Chromatic dispersion and PMD testing is not routinely done on newer fiber unless DCDs are present in the system because these parameters are generally specified by cable manufacturers. But it`s important to conduct these tests on older fiber plant considered for high-bit-rate transport, such as OC-192 (10 Gbits/sec), as well as with fiber distances great enough to encroach on system dispersion limitations.

Transmission performance tests measure the functioning of the transmitter/ transponder and receiver, optical amplifier, and BER. These tests also track the effects that accumulate through WDM NEs. Laser wavelengths may vary because of fabrication variations, thermal shifts, or frequency broadening. When a spectrally broadened signal propagates through a dispersive medium like conventional fiber, degraded error performance can result. The number of wavelengths available to a WDM system is limited by crosstalk, component drift, fiber nonlinearity, and cascaded filter alignment tolerances. Because of the use of optical amplifiers to compensate for component and transmission losses, the impact of noise accumulation and cross-gain saturation needs to be carefully controlled to minimize signal power variations in the amplifier.

Transmission performance tests verify end-to-end optical system performance. Channel wavelength, channel drift, OSNR, channel spacing, channel isolation, insertion loss, amplifier noise and gain flatness, BER, jitter, and transmission delay are all critical measurements.

Operations, administration, and maintenance tests confirm the capability of performing network operations and management functions. When maintaining a WDM system, the operator ensures the optical carriers remain within specifications, the wavelengths stay stable, and the power does not fluctuate more than the system can tolerate. These tests make use of data-communications (optical service) channels that enable communication between the WDM NEs (NE/NE) and the operation systems and network elements (OS/NE). Information that must follow a particular connection is transmitted via the embedded data-communications channel, local area networks, or optical supervisory channel.

Verifying security

Alarm surveillance and performance monitoring are tested. Key provisioning features and parameters are validated as provisioned locally at the craft interface or remotely from an operating system interface. System administration and security functions also need verification. These tests ensure that the operations communication functions meet the needs of individual architectures and allow the network operator to discover and control the state of the network.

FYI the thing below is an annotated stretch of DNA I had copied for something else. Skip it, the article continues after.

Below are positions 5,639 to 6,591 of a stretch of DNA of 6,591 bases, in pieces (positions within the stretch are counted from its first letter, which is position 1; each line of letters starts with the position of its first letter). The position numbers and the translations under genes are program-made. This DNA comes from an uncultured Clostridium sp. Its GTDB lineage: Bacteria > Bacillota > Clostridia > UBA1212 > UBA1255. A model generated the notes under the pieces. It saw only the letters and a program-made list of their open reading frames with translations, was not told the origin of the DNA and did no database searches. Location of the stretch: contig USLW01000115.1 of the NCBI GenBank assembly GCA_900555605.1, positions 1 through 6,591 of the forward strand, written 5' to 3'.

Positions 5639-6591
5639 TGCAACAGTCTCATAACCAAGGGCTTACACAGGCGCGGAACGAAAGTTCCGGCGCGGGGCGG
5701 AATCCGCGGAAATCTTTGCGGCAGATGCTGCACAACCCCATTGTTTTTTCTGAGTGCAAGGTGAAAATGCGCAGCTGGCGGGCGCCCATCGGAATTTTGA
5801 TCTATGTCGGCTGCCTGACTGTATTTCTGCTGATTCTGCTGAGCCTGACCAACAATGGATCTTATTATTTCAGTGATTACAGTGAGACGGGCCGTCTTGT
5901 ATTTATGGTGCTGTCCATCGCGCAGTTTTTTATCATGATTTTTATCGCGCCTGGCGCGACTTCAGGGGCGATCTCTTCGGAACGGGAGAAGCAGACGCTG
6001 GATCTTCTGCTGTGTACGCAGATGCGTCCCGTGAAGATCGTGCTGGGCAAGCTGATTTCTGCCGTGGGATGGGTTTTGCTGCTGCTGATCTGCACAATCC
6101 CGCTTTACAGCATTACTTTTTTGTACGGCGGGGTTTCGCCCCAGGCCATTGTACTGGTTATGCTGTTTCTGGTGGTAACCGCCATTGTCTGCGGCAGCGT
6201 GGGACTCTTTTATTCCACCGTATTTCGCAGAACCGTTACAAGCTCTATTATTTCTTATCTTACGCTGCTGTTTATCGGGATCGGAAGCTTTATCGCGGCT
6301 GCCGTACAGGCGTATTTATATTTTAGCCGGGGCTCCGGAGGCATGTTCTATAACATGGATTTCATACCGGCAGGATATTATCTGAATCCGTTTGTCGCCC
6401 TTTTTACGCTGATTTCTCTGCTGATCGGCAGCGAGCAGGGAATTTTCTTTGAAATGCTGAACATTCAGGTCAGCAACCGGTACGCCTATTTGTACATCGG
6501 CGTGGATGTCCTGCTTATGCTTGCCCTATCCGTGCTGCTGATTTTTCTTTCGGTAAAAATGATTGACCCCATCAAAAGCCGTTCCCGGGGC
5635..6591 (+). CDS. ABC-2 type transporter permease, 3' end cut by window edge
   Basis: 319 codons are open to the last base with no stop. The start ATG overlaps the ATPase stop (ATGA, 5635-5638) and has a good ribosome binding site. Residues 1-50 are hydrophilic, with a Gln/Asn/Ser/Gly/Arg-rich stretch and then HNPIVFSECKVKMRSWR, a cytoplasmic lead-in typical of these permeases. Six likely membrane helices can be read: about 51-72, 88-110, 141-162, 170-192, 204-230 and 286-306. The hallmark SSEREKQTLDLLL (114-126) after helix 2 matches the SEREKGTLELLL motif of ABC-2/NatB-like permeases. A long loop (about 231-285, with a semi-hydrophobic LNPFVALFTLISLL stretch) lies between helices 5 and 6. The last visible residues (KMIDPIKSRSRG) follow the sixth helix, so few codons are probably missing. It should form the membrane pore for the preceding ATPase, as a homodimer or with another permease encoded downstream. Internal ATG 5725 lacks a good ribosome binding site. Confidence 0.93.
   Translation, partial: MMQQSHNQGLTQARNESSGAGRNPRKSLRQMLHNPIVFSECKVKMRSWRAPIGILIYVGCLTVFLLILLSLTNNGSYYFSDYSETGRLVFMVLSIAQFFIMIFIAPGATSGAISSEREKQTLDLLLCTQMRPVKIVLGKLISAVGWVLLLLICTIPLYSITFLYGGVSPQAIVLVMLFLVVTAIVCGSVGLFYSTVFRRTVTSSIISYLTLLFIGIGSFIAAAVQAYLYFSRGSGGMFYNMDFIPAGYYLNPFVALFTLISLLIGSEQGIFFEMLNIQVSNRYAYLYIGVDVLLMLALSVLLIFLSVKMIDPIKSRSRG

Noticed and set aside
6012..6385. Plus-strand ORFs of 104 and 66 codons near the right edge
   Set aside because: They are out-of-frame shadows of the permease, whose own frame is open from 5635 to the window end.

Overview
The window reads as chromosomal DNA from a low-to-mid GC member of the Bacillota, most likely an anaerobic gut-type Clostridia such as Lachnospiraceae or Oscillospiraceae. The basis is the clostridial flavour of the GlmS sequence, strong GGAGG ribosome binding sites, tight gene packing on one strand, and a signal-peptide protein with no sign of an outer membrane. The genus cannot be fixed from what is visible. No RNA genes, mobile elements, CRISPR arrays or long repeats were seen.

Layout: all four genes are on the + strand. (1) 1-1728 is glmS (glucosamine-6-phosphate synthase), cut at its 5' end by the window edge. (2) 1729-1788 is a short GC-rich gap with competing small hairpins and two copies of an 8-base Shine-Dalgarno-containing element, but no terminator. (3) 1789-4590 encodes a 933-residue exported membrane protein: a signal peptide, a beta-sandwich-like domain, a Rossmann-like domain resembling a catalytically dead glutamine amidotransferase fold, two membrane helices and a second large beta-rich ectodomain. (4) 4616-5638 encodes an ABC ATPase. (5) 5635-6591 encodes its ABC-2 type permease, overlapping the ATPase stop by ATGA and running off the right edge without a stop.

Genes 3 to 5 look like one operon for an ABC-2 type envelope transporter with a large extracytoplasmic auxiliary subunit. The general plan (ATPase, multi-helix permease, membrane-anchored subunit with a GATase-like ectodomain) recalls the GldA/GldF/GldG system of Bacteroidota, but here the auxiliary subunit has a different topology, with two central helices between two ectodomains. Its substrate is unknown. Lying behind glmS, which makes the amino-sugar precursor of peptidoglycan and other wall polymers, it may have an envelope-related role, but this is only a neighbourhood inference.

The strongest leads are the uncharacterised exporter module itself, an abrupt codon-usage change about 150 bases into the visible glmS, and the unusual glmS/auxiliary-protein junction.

As on any kind of system, backreflection is still a concern. The light reflected back could cause parasitic interference effects, which can lead to power fluctuations, phase noise, and pulse distortion. If the reflections are particularly strong, they may induce instability in the transmitting laser that triggers alarming and a switch away from the faulty path.

Multivendor operability tests substantiate that the WDM systems interoperate with other vendors` transport technology equipment. To date, optical translators are incorporated to provide an interface between various vendors` equipment. To achieve interoperability between vendors` equipment without using optical translators, the physical properties of the optical signal and the content (wavelength, line rate, coding format) at the network interface must be standardized. The ITU and other standards bodies are actively defining specifications for optical interfaces, architectures, and management. These interoperability tests verify transport of client layer signals across multivendor equipment.

Architecture interconnection tests corroborate the functionality and survivability of the networks` links. Because today`s WDM systems were designed primarily for point-to-point connectivity over long distances, optical network survivability is provided almost exclusively at the electronic layer by SONET. These systems are augmented by systems that allow static wavelength add/drop functionality. Service protection, an essential aspect of the architecture, is tested for network reliability, survivability, and service consistency.

Soon, however, WDM systems will work in conjunction with dynamically reconfigurable add/drop systems. High-performance switches and routers will route wavelengths over complex networks. Optical crossconnects and other advanced optical technologies will support flexible topologies. Restoration architectures based on self-healing rings, diverse routing, or mesh-based distributed algorithms are also receiving considerable attention.

The evolution of WDM technology will undoubtedly allow operators to get closer to the intrinsic capacity of their fiber-optic networks. Systems designers, as well as vendors, may choose different approaches to increase the power of their networks. Increasing the number of carriers--by expanding the operating WDM window and/or reducing the channel spacing--may work for some, while others opt to raise the data rate of each carrier. Whatever the solution, testing procedures will have to evolve along with the technology. u

Booker H. Tyrone Jr. is a member of the technical staff at SBC Technology Resources Inc. (Austin, TX). Xavier Lee is a systems engineer in the optical-layer applications division of Nortel Networks (St. Laurent, QC, Canada). Stephane Vigot is a product manager at the outside-plant division of EXFO Electro-Optical Engineering (Vanier, QC, Canada).